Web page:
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Is a haploid essentially half of a homologous pair? I understand that a haploid consists of only one set of each chromosome, so does that mean that if that chromosome was replicated the cell would become diploid and have homologous pairs?

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Yes, you seem to have understood it correctly. On top of haploid and diploids, there are also cases of triploids, hexaploids, octoploids and others.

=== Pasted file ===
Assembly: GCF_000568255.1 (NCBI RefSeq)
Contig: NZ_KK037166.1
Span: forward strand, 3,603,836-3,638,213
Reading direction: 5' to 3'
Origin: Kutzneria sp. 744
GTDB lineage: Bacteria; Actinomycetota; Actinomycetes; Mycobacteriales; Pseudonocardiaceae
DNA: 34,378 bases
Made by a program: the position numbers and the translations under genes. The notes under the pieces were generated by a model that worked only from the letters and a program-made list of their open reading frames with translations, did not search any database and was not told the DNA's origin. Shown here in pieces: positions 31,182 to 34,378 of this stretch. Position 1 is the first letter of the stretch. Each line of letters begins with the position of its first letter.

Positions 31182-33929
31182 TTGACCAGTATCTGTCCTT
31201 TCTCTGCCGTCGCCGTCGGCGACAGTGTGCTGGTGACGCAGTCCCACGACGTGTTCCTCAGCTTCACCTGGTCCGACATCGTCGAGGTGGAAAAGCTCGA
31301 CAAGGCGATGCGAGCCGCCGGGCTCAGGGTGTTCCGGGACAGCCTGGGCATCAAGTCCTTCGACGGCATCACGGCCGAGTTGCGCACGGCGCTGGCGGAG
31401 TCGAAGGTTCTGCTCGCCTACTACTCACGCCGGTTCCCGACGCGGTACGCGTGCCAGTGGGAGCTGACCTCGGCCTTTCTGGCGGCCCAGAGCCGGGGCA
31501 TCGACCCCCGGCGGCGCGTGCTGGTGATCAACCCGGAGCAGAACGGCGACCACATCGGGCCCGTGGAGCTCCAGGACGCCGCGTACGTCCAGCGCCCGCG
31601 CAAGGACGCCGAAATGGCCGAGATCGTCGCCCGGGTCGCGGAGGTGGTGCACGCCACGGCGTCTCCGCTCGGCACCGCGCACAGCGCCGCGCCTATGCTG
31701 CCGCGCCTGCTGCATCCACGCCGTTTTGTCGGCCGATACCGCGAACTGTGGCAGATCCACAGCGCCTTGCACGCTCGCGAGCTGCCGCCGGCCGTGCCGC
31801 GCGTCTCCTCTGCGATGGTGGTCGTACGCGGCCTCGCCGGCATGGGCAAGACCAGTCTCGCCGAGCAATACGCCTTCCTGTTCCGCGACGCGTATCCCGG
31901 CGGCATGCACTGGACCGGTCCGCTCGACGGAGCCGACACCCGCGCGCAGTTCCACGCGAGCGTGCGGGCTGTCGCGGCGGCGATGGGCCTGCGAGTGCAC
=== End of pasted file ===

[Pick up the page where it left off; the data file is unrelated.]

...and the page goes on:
For example, some species of strawberries are decaploid (10 copies) (Hummer 2012). Then, there are the extremes. In Entamoeba populations, there can be variation in ploidy level among individuals ranging from diploid (2 copies) to tetracontaploid (40 copies) (Mukherjee et al. 2008)!

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